Swara Bhasker: I was terrified to perform stand-up in Bhaag Beanie Bhaag
Swara Bhasker and Ravi Patel on their new Netflix show Bhaag Beanie Bhaag, about a female comic breaking out
The last time we spoke to Swara Bhasker, about her thriller series Flesh, she was discussing how the gunplay on that show gave her tinnitus. No wonder that she’s swapped it out for a microphone in Bhaag Beanie Bhaag, firing punchlines instead of tame bullets. The new series, out on Netflix, traces a standup comic’s journey from hobbyist to pro. Swara is joined in the show by Indian-American actor Ravi Patel (Meet The Patels, Master of None), who plays, gamely enough, a struggling comic named Ravi. “I call it my eat, pray, Rav phase,” he tells her at one point.
We talked to the actors about collaborating on the show, the rise of Indian standup and shooting uplifting sequences in a loo. Excerpts from a chat…
How was it playing a standup comic for the first time?
Swara: It was one of the most fun shooting experiences I’ve had. I was, however, terrified of the standup portions, because that’s a completely different craft.
Ravi (interjecting): But you were so good though… a real natural.
Swara: I think Ravi tends to be nice…. But I was quite terrified.
Ravi: That’s actually true. I’m a sweet guy. I’m the reason she had so much fun. But enough about me.
This is the first time you’ve done a project in India. Did you like it here?
Ravi: That’s why I did it. Neel Shah, my best friend, is also from LA. We co-created this show together (the directors are Abi Varghese, Debbie Rao and Ishaan Nair). We specifically wanted to do something in the standup scene in India. It’s the fastest-growing comedy scene in the world. It’s an important center of a global movement, and a platform for emerging voices.
Indian standup evolved out of TV but is now thriving everywhere...
Swara: What always strikes me is that there are so many young, smart people out there. The way they are able to weave what’s happening in the country with their own observations and critique is quite distinct. It’s reflective of how the youth and the larger public are interpreting the world.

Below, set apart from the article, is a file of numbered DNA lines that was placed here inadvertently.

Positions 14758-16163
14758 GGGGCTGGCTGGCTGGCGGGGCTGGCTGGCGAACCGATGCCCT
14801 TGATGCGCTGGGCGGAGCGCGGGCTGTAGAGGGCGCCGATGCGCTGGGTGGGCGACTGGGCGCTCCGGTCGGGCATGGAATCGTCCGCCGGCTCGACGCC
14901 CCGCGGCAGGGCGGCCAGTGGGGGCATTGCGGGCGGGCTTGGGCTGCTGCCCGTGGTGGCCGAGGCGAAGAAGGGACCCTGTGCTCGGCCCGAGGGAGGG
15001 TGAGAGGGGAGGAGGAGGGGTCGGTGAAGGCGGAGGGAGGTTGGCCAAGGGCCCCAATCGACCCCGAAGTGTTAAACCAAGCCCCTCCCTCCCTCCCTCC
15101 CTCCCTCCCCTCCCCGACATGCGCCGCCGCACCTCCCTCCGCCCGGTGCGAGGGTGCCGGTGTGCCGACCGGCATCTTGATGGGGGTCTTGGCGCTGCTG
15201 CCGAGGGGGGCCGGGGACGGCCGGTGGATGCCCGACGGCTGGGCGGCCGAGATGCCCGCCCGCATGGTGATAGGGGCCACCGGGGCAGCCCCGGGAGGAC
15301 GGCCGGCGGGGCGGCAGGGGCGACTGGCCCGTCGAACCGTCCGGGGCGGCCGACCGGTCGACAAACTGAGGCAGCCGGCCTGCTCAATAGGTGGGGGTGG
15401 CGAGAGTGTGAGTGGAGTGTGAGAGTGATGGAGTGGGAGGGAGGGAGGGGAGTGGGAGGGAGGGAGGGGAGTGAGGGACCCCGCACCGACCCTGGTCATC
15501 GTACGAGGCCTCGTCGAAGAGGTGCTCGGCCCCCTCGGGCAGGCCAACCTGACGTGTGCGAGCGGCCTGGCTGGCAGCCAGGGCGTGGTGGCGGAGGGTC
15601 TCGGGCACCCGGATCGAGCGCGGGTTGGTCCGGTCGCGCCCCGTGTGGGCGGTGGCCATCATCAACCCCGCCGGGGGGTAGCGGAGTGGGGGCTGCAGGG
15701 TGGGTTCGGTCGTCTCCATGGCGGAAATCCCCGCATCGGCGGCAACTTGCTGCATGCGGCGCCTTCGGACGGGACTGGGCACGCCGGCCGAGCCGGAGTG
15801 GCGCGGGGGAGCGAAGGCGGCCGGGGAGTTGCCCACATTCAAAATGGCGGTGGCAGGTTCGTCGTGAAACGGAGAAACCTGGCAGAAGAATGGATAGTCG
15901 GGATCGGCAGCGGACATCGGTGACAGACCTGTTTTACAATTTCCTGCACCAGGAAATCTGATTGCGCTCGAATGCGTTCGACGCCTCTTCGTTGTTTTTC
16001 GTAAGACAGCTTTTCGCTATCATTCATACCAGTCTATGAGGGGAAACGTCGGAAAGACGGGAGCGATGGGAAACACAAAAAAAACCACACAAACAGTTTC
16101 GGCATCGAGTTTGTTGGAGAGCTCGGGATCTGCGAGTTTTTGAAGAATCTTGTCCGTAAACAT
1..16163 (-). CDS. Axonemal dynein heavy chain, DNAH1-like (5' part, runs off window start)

Ravi: Twenty years ago, it seemed there was only one audience in India. Turns out there are lots of them. There are Hindi-speaking comics as well as those who perform in English. Then you also have regional comics. Different comedians appeal to different lifestyles. What we are witnessing is an expression of how diverse the Indian population is globally.
The show turns on Beanie’s negotiations with her middle-class family.
Swara: The show is not about comedy. It’s about the journey of self-discovery of a girl who has imbibed the values that Indian society gives to girl children. Which is to be obedient, to always listen to your parents and elders, and to place other people’s emotions over your own. It’s a story that most girls, and especially girls from South Asia, can relate to.
At same time, the parents (played by Girish Kulkarni and Mona Ambegaonkar) are not villains. They are just normal people dealing with their own conditioning. It makes you hopeful that even if your parents don’t understand you today, maybe someday they will.
There’s a funny scene in a loo where Ravi gives a pep talk to Beanie. He starts off serious, then details how depressing her future looks.
Swara: That was all Ravi’s improv. In the script, there weren’t so many scatological references or references to illness and suicide. Ravi just took it and painted the darkest picture possible.
Ravi: There was a lot more that we edited out. I think my favourite line got cut, something about diarrhea or underwear.
Though the show doesn’t delve into it, trolling and online abuse is something all comics face. It’s especially worse for female comics in India.
Swara: A lot of comedians talk about being perceived as not just comics but ‘women comics’, and whatever challenges that brings. When it comes to trolling and criticism, being a woman certainly adds a layer to it. It’s not the same as what a male comic gets to hear. There’s a difference in the nature of the trolling —though perhaps not because even when the men are trolled, they are reminded of the women in their lives. So that’s just a comment on us as a people and the power structures we inhabit.
Ending note, who came up with the dumb-Indians joke? (‘There are millions of dumb Indians… They are all just in India’)
Ravi: I can’t remember, really. We had actual great comedians help us write the jokes. If it was funny, it must have been them